Category Archives: Creative Reality

In My End Is My Beginning

Big news! My short story “Makeisha In Time”, first published at Crossed Genres in August 2014, appeared yesterday in audio at PodCastle with an outstanding narration by K. Tempest Bradford (seriously, it’s one of those incredible, blood-stirring narrations that makes you want to go have adventures RIGHT NOW!).

Even more than that, this PodCastle episode marks the announcement that Dave Thompson and Anna Schwind are stepping down as coeditors after 5 years at the helm. You can read more about it on Dave’s blog.

As a longtime PodCastle fan, I have a lot of strong feelings about this. I’ve been listening longer than I’ve been writing. Getting into short fiction podcasts is in many ways responsible for the fact I’m writing at all now. There’s something unreal about seeing anything I wrote become a full episode in turn. And it’s even more surreal, knowing it’s the first and last time Dave and Anna will host a full story of mine. In my beginning is their end.

It’s the mark of the very best stories that you never want them to end. I think I can speak for all PodCastle fans when I say that Dave and Anna’s editorial stint was one of those stories. I would’ve loved another sequel. Hell, another page or two. But nothing can go on forever, and anyway, nothing good is truly lost.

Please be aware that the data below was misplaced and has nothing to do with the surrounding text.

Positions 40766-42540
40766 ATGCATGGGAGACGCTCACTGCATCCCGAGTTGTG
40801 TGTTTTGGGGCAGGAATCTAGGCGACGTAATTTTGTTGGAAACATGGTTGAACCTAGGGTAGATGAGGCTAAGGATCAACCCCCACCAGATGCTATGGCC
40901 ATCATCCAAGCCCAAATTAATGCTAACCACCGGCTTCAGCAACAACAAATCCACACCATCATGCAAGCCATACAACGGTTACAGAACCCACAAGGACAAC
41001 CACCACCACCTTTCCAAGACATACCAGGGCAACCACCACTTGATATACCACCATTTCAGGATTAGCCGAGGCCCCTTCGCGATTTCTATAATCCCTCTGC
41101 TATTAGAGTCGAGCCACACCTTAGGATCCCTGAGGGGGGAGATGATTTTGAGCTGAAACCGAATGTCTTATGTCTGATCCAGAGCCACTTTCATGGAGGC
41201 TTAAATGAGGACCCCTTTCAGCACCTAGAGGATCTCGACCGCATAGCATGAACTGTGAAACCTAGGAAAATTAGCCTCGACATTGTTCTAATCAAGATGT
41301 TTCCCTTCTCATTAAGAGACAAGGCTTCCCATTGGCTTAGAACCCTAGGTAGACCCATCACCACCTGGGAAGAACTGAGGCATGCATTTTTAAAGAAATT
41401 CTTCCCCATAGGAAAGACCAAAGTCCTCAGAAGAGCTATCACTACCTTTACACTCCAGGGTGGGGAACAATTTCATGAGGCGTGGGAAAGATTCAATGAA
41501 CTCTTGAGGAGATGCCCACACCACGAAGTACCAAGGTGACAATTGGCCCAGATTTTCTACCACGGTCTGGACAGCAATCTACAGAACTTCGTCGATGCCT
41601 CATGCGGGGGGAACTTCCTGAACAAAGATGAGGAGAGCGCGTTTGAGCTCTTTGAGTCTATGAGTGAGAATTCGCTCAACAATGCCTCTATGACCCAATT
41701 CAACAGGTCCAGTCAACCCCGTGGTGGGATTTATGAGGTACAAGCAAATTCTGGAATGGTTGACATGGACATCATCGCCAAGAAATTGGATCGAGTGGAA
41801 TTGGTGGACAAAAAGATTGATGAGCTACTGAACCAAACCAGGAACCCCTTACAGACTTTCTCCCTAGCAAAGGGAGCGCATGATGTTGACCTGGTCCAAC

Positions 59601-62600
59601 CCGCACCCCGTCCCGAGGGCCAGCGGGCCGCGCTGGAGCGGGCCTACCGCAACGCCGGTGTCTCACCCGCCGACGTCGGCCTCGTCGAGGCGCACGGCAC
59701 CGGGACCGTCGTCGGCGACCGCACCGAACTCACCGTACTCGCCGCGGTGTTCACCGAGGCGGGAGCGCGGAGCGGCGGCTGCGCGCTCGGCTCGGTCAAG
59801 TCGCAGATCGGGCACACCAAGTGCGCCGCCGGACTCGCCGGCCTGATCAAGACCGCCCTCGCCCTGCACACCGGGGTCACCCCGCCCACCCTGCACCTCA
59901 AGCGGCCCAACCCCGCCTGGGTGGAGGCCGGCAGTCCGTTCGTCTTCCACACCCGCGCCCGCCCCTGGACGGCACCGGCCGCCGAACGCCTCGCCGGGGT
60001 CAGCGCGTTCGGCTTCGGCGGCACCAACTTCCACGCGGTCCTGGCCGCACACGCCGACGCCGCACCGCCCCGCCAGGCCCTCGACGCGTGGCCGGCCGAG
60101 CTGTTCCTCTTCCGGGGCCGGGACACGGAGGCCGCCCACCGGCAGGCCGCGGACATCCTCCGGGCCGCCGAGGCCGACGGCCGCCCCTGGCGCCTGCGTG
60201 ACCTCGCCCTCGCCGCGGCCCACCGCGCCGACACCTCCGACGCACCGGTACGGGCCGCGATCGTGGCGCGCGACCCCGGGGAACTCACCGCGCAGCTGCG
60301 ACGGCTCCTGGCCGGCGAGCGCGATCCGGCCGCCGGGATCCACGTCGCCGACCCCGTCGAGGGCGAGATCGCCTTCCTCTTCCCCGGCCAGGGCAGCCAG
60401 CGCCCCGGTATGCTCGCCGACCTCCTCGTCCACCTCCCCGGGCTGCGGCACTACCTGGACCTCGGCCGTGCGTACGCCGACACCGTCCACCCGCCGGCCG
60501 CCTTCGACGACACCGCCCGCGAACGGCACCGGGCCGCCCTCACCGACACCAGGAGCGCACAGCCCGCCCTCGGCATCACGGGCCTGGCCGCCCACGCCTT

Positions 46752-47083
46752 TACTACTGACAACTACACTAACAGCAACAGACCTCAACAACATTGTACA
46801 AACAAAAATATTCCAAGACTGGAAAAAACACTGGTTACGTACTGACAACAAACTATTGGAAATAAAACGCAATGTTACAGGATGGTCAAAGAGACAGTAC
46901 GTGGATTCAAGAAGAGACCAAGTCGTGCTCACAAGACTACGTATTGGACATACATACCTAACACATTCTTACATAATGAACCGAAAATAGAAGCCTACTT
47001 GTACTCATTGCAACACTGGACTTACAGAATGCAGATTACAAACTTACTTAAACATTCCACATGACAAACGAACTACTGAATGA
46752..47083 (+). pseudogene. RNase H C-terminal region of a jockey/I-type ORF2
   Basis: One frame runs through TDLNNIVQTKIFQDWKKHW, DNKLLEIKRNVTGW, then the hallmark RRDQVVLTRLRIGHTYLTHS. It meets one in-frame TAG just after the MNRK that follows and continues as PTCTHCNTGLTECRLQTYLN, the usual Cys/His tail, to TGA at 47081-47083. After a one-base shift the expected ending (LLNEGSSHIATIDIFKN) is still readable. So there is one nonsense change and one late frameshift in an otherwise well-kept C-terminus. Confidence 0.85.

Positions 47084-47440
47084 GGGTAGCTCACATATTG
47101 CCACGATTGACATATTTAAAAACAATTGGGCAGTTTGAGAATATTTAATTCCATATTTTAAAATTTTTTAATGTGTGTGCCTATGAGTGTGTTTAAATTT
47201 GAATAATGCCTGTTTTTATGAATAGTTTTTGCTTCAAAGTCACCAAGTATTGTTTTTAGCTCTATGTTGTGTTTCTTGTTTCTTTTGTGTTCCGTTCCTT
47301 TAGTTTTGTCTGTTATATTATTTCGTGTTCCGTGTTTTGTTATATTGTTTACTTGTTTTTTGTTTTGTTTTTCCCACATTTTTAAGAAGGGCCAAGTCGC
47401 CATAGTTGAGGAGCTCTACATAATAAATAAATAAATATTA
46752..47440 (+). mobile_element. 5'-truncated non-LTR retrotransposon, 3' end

Truly fantastic editing is an underappreciated art form, especially from the outside. Over the years, Dave and Anna created a unique space through their story curation and hosting: a place of escapism and great stories, where their listeners–especially those who belonged to marginalized groups–always felt safe, important, and relevant. They treated all of us with dignity and love. When they thought about their audience, ALL of us were included in that picture. Women. People of color. LGBTQIA people. People from around the world. People with disabilities. The neuro-atypical. Survivors of violence and assault. None of us irrelevant. All of us deserving a safe space, if Anna and Dave had anything to say about it.

So I’d like to encourage everyone who’s enjoyed Dave and Anna’s run on PodCastle to take a moment and let them know what their work has meant to you. Consider dropping them some proper fan mail at their Escape Artists email (dave {at} escapeartists {dot} net and anna {at} escapeartists {dot} net). I’ve already done so myself. I know they’d love to hear from you, too. Let’s flood them with love.

Dave, Anna: go chase those dreams. We’ll all be here for you, cheering you along. 🙂

As the weeks turn to months to years, it all runs into one smooth stream, and amid the worst there was still good, because we did it all together. We got through it with our greatswords and glaives, and with kind words and clever plans. We learned not to worship Agani. We learned to see ghosts in the gallery, and little gods in the cinnamon.